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Document Max. Freq Min. Freq
Herodotus, The Histories (ed. A. D. Godley) 146 0 Browse Search
M. Annaeus Lucanus, Pharsalia (ed. Sir Edward Ridley) 106 0 Browse Search
Pausanias, Description of Greece 32 0 Browse Search
Aeschylus, Suppliant Women (ed. Herbert Weir Smyth, Ph. D.) 16 0 Browse Search
Isocrates, Speeches (ed. George Norlin) 14 0 Browse Search
Euripides, Helen (ed. E. P. Coleridge) 12 0 Browse Search
P. Ovidius Naso, Metamorphoses (ed. Brookes More) 12 0 Browse Search
Flavius Josephus, Antiquities of the Jews (ed. William Whiston, A.M.) 10 0 Browse Search
John Conington, Commentary on Vergil's Aeneid, Volume 2 10 0 Browse Search
Apollodorus, Library and Epitome (ed. Sir James George Frazer) 8 0 Browse Search
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Browsing named entities in Polybius, Histories. You can also browse the collection for Nile or search for Nile in all documents.

Your search returned 4 results in 2 document sections:

Polybius, Histories, book 3, Three Geographic Divisions of the World (search)
ith Asia, and Africa with Europe. See Sall. Jug. 17; Lucan, Phars. 9, 411; Varro de L. L. 5, ยง 31. And note on 12, 25. The boundaries are respectively the Don, the Nile, and the Straits of the Pillars of Hercules. Asia lies between the Don and the Nile, and lies under that portion of the heaven which is between the northeast and tNile, and lies under that portion of the heaven which is between the northeast and the south. Libya lies between the Nile and the Pillars of Hercules, and falls beneath the south portion of the heaven, extending to the south-west without a break, till it reaches the point of the equinoctial sunset, which corresponds with the Pillars of Hercules. These two divisions of the earth, therefore, regarded in a general pNile and the Pillars of Hercules, and falls beneath the south portion of the heaven, extending to the south-west without a break, till it reaches the point of the equinoctial sunset, which corresponds with the Pillars of Hercules. These two divisions of the earth, therefore, regarded in a general point of view, occupy all that part which is south of the Mediterranean from east to west. Europe with respect to both of these lies to the north facing them, and extending continuously from east to west. Its most important and extensive part lies under the northern sky between the river Don and the Narbo, which is only a short dis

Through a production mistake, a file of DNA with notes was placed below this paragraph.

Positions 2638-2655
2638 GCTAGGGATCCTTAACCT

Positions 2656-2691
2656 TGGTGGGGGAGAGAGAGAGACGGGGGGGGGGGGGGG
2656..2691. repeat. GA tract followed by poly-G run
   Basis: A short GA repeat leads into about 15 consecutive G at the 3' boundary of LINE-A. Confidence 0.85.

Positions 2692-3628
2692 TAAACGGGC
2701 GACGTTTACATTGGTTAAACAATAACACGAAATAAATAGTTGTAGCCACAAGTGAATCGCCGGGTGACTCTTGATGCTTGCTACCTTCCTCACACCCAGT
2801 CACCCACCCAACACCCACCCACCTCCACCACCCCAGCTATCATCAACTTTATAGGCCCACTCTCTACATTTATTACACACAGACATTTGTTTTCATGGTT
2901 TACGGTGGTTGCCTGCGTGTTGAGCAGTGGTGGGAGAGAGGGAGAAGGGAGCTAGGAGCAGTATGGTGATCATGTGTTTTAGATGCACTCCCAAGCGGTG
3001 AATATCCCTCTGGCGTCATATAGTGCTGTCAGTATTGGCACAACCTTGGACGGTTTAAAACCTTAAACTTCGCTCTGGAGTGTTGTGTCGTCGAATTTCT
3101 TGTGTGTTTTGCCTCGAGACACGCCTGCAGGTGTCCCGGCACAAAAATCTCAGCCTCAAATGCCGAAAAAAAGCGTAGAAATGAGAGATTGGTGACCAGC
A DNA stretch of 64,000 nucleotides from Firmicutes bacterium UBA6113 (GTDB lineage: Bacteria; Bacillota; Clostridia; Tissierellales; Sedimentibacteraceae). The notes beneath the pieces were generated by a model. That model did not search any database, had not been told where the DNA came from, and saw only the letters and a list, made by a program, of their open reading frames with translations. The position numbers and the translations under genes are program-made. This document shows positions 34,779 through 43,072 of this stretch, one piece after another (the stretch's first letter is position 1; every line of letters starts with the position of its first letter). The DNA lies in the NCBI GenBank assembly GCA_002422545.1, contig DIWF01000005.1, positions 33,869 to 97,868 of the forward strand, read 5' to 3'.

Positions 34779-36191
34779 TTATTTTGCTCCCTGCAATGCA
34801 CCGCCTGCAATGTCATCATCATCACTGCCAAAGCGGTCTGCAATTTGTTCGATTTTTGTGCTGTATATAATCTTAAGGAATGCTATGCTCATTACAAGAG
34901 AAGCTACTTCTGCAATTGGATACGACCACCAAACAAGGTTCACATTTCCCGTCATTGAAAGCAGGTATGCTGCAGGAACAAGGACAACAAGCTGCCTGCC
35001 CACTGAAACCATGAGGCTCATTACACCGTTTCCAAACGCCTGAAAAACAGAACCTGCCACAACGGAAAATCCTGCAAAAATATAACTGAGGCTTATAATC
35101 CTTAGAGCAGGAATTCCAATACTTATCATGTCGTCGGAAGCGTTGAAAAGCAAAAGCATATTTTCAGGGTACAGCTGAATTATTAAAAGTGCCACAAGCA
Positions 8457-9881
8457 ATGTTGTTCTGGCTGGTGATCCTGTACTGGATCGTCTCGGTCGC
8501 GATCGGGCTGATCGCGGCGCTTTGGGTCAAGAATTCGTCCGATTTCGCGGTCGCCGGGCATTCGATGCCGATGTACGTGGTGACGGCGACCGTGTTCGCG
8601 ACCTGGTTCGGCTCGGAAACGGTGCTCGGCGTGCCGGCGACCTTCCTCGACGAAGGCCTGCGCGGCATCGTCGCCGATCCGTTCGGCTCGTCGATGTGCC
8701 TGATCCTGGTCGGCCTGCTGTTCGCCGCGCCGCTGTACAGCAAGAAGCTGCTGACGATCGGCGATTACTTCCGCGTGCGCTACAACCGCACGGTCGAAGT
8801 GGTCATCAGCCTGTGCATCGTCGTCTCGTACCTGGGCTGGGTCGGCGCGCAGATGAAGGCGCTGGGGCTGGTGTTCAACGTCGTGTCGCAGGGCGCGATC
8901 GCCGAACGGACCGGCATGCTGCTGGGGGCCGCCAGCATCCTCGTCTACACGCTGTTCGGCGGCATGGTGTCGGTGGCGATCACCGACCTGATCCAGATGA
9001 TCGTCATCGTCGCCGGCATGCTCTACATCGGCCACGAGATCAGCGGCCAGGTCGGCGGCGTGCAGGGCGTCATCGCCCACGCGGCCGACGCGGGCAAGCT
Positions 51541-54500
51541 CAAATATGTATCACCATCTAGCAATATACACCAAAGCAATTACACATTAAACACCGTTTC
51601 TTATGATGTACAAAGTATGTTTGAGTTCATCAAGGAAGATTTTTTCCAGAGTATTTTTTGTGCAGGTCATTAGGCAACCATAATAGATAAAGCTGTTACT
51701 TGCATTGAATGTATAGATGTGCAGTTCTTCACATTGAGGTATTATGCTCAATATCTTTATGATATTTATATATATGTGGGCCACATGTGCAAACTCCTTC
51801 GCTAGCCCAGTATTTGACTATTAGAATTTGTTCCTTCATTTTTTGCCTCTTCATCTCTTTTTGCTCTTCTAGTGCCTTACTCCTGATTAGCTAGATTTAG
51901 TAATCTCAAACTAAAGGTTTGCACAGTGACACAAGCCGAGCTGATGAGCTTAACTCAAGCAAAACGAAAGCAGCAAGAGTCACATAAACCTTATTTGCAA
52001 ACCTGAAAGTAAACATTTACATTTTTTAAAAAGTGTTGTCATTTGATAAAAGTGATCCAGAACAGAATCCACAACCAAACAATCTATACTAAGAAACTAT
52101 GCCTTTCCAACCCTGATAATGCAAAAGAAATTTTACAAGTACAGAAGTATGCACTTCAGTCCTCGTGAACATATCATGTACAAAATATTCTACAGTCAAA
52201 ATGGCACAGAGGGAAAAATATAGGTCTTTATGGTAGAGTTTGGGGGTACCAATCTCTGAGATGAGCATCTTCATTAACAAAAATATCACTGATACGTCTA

Polybius, Histories, book 3, Scipio Is Too Late To Stop Hannibal (search)
he enemy by marching through Etruria to the foot of the pass of the Alps. Meanwhile, after four days' march from the passage of theHannibal's march to the foot of the Alps. Rhone, Hannibal arrived at the place called the Island, a district thickly inhabited and exceedingly productive of corn. Its name is derived from its natural features: for the Rhone and Isara flowing on either side of it make the apex of a triangle where they meet, very nearly of the same size and shape as the delta of the Nile, except that the base of the latter is formed by the sea into which its various streams are discharged, while in the case of the former this base is formed by mountains difficult to approach or climb, and, so to speak, almost inaccessible. When Hannibal arrived in this district he found two brothers engaged in a dispute for the royal power, and confronting each other with their armies. The elder sought his alliance and invited his assistance in gaining the crown: and the advantage which such